(iv) ‘I think that other people can think the same.’

(
Wiemer

2006, cf.
Wierzbicka

2006)




4. Consequences

31

A second epistemic component


(36c)

(v) ‘I think that P
might be / can be / is
not true.’



can now be removed to a system of pragmatic
principles which in section 3 we tried to reduce to
GCI.




4. Consequences

32

4.2.

How can
reportive

adverbs be compared across

languages?

(37) *
Probably he will come, probably he will not
.

(38)
Possibly he will come, possibly he will not
.






(Ramat/
Ricca

1998: Fn. 29)


(39)

Engl. *
Allegedly he will come, allegedly he will

not
.

(40a)

Pol.*
Podobno

przyjdzie
,
podobno

nie

przyjdzie
.

(40b)

*
Rzekomo

przyjdzie
,
rzekomo

nie

przyjdzie
.

(41)

Germ.
Wahrscheinlich

/ *
Unwahrscheinlich

kommt

er
.



Engl.

Probably / *Improbably he will come
.



Pol.
Prawdopodobnie

/ *
Nieprawdopodobnie




przyjdzie
.



4. Consequences

33

4.3. How should a lexical typology of
reportive

adverbs

look like?

Evans (2010: 509) distinguishes:



etic

grids’ by which we establish a language
-
independent
calculus of logically imaginable possibilities “regardless of
whether or not individual languages group them together” (an
onomasiological

task);



emic

grids’ (or descriptions) which aim at capturing “what is
common to all members of a category from within the
perspective of a particular language” (a
semasiological

task).

Synonymy (or closeness of meaning) presupposes a
semasiological

viewpoint, but for purposes of
crosslinguistic

comparison it is essential to project the
concrete items of the compared language onto a
conceptual (i.e.
onomasiological
) framework.



4. Consequences

34

REFERENCES


35

Aikhenvald
, A.Y. 2004:
Evidentiality
. Oxford etc.: Oxford U.P.

Croft, W. 2003
2
:
Typology and Universals
. Cambridge etc.: Cambridge U.P.

Dahl, Ö.

2000) The tense
-
aspect systems of European languages in a typological
perspective. In: Dahl, Ö. (ed.):
Tense and Aspect in the Languages of Europe
.
Berlin,
New York: Mouton de
Gruyter
, 3
-
25.

Diewald
, G.,
Smirnova
, E. 2010:
Indirekte Rede zwischen Modus, Modalität und
Evidentialität
.

Paper
read

at

the

DSWI Conference in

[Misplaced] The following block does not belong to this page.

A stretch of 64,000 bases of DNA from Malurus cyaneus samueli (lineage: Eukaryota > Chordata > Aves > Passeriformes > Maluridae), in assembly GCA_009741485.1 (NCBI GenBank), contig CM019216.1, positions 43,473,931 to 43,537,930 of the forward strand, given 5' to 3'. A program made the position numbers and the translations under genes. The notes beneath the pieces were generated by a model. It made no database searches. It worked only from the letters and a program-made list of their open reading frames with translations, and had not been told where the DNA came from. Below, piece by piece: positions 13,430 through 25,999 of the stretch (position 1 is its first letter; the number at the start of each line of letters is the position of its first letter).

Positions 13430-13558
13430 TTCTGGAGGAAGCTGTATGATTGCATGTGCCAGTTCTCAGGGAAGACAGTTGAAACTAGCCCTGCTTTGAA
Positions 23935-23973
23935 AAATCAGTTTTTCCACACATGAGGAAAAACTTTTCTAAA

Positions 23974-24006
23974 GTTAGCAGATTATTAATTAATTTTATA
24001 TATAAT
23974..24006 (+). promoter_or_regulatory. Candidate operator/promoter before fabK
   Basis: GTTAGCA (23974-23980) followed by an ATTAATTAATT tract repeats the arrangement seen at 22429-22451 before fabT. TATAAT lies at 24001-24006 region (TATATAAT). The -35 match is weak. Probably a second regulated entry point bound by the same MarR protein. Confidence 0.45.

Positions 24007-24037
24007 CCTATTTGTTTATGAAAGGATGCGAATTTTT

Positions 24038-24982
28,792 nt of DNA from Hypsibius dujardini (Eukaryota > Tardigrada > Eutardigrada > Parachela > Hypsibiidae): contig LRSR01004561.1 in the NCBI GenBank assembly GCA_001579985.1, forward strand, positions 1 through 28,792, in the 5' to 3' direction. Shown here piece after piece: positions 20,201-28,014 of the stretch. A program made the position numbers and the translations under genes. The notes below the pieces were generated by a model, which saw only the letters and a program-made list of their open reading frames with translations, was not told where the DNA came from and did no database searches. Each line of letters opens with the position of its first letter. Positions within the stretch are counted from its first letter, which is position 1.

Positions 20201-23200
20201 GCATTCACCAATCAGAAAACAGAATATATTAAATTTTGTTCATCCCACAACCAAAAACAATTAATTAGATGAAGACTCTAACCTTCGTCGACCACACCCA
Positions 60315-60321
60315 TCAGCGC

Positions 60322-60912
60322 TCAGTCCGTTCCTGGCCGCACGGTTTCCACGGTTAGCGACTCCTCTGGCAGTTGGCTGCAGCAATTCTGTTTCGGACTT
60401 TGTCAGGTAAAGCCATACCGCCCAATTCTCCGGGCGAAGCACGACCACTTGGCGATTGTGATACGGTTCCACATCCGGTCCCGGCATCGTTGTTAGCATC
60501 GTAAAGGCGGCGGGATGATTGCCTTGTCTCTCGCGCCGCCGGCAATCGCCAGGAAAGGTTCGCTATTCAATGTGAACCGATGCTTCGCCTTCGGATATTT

Rome
.

Dik
, S.C.,
Hengeveld
, K.,
Vester
, E., Vet, C. 1990: The hierarchical structure of the clause
and the typology of adverbial satellites. In: J.
Nuyts
, M.
Bolkestein

& C. Vet (eds.):
Layers and levels of representation in language theory
. Amsterdam, Philadelphia:
Benjamins
, 25
-
70.

Evans, N. 2010: Semantic typology. In: J. Jung Sung (ed.):
The Oxford Handbook of
Linguistic Typology
. Oxford etc.: Oxford U.P., 504
-
533. (to appear)

Gazdar
, G. 1979:
Pragmatics:
implicature
, presupposition and logical form.

London:
Academic Press.

Huang, Y. 2007:
Pragmatics
. Oxford

etc.: Oxford U.P.

Koptjevskaja
-
Tamm, M. 2008: Approaching lexical typology. In: M.
Vanhove

(ed.):
From
Polysemy

to Semantic Change (Towards a typology of lexical semantic associations)
.
Amsterdam, Philadelphia:
Benjamins
, 3
-
52.

References

36

Koptjevskaja
-
Tamm, M.,
Rakhlina
, E. 2006: “Some like it hot”: On semantics of
temperature adjectives in Russian and Swedish.
STUF

59
-
2 (Special Issue on
Lexicon
in a Typological and Contrastive Perspective
, ed. by G.
Giannoulopoulou

and T.
Leuschner
), 253
-
269.

Levinson, S.C. 2000:
Presumptive meanings. The theory of generalized conversational
implicature
.

Cambridge, M.A.: MIT Press.

Levinson, S.C. 2007
18
:
Pragmatics
. Cambridge etc.: Cambridge U.P.

Ramat, P. & D.
Ricca

1998: Sentence adverbs in the languages of Europe. In: van
der

Auwera
, J.,
Dónall

P.Ó.
Baoill

(eds.):
Adverbial Constructions in the Languages of
Europe
. Berlin, New York: Mouton de
Gruyter
, 187
-
275.

Socka
, A. 2010:
Reportative

Partikeln in kontrastiver Sicht (Polnisch


Deutsch). In: A.
Kątny

& A.
Socka

(
eds
.):
Modalität /
Temporalität

in kontrastiver und typologischer
Sicht
. Frankfurt/M. etc.: Lang, 239
-
264.

Wiemer
, B. 2006: Particles,
parentheticals
, conjunctions and prepositions as
evidentiality

markers in contemporary Polish (A first exploratory study).
Studies in
Polish Linguistics

3, 5
-
67.

Wierzbicka
, A. 2006:
English. Meaning and Culture
. Oxford: Oxford U.P.


Corpus base

IDS


Electronic online corpus of the
Institut

für

Deutsche
Sprache

(Mannheim)

NKJP


Electronic online National Corpus of Polish

PWN


Electronic online corpus of the PWN publishing company

References

37

THANK YOU!


38